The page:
Deborah Torres, who lives on the first floor of the building where the little boy and his parents died in Queens, told the Post the water was up to the ceiling in the basement where the family were trapped.

    She said the landlord, who lives on the third floor, was frantically calling for the family to get out.

    “It was impossible to get out because the water was already up to my knees and I’m on the second floor so can you imagine (the basement)? It was like a pool with stairs. I think all the pressure of the water from the neighborhood built up,” Torres said.

    “The pressure was too strong that they couldn’t open the door. They usually used the side door but it was locked.”

    Martha Suarez, the little boy’s teacher, showed up to the house Thursday morning for his session – only to find out the family had drowned.

    Suarez told the Post the boy had autism and the family had been living in the US for several years after moving from the Philippines.

    “They were a lovely family. He was a happy boy,” she said through tears.

    Floodwater surrounds vehicles following heavy rain on the BQE in Brooklyn.
    Floodwater surrounds vehicles on the BQE in Brooklyn following the heavy rain.
    AFP via Getty Images
    Deaths were also reported in Pennsylvania and Maryland, where a 19-year-old man was found dead in a flooded apartment complex in Rockville after rescue crews found water had almost reached the ceilings of basement units.

    The storm wreaked havoc on the region’s utility and transit systems.

    More than 200,000 electricity customers were still without power early Thursday across the northeast – mostly in Pennsylvania, New Jersey and New York, according to PowerOutage.US.

    New York’s FDR Drive and the Bronx River Parkway were flooded, submerging cars up to their windows and forcing drivers to leave their vehicles behind.

    A dozen cars that had been submerged up to their windows laid abandoned along the FDR Thursday morning as recovery efforts were underway.

    Subway tracks and stations were submerged, prompting the Metropolitan Transportation Authority to suspend all service. Some lines were running with limited service early Thursday.

    Cleanup underway after flash flooding in the city
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    Videos showed water gushing onto the tracks at various subway stations. Other footage showed vehicles floating down flooded streets and torrents of water tearing through ground floor apartments across the city.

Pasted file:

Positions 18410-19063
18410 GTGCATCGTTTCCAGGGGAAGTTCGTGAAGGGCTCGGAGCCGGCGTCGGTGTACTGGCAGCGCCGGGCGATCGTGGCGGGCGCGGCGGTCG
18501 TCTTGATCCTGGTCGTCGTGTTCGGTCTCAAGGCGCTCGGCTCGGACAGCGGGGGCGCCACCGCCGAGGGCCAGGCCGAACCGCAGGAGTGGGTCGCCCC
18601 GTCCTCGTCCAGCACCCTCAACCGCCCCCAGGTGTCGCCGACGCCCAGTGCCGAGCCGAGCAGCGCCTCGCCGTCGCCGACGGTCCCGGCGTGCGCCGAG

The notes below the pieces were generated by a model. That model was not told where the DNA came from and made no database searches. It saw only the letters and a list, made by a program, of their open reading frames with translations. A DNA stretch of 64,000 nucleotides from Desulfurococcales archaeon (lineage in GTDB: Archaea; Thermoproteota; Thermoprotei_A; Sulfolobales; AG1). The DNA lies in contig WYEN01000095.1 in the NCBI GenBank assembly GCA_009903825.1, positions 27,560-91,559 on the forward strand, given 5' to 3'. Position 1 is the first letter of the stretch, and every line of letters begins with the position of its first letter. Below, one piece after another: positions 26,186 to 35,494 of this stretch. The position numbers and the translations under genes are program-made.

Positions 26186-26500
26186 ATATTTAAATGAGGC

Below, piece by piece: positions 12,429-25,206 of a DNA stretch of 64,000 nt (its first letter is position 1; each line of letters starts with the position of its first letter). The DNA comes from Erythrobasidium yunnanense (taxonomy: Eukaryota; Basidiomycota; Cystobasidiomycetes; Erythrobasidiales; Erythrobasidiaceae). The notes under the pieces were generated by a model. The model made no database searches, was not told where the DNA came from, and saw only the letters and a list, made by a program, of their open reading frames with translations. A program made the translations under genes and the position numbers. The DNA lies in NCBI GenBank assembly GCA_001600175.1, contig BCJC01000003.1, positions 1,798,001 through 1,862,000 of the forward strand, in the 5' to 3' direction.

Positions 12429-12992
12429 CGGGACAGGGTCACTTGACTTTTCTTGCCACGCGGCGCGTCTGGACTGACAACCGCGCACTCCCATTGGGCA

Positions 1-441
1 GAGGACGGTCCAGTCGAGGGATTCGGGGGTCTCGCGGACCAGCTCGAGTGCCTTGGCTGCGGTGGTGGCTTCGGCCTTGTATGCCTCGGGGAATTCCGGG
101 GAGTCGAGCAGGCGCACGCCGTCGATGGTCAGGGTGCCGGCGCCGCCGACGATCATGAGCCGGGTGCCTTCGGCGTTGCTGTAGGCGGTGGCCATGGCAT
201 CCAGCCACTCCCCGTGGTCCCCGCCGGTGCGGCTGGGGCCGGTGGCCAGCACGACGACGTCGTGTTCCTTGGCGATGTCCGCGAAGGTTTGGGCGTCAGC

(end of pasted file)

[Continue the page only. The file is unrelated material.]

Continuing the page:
In New Jersey, the NJ Transit suspended rail services, except the Atlantic City Rail Line, and the Newark Light Rail was also halted. Newark International Airport shutdown overnight but restarted limited flights Thursday morning.

    New York Gov. Kathy Hochul, New Jersey Gov. Phil Murphy and Connecticut Gov. Ned Lamont all issued emergency declarations for their states.

    President Biden said he’d spoken to the governors Thursday, adding that Federal Emergency Management Agency personnel were on the ground to provide assistance.

    At a press conference in Queens, Hochul, the newly-sworn in chief executive, pledged to ensure the havoc and loss of life caused by flooding doesn’t occur in the future.

    “What happened yesterday –– trains were shut down, people were stranded. The fear that they must have experienced I cannot imagine,” she said. “I don’t want this to happen again.”

    The National Weather Service issued its first-ever flash flood warning for the city, which is an alert reserved only for when “a severe threat to human life and catastrophic damage from a flash flood is happening or will happen soon.”

    “To be clear… this particular warning for NYC is the second time we’ve ever issued a Flash Flood Emergency (It’s the first one for NYC). The first time we’ve issued a Flash Flood Emergency was for Northeast New Jersey an hour ago,” the NWS tweeted.

    The National Weather Service recorded 3.15 inches of rain fell in Central Park in an hour, from 8:51 to 9:51 pm — believed to be the most ever. Tropical Storm Henri dumped 1.94 inches there last month.

    Additional reporting Georgett Roberts, Gabrielle Fonrouge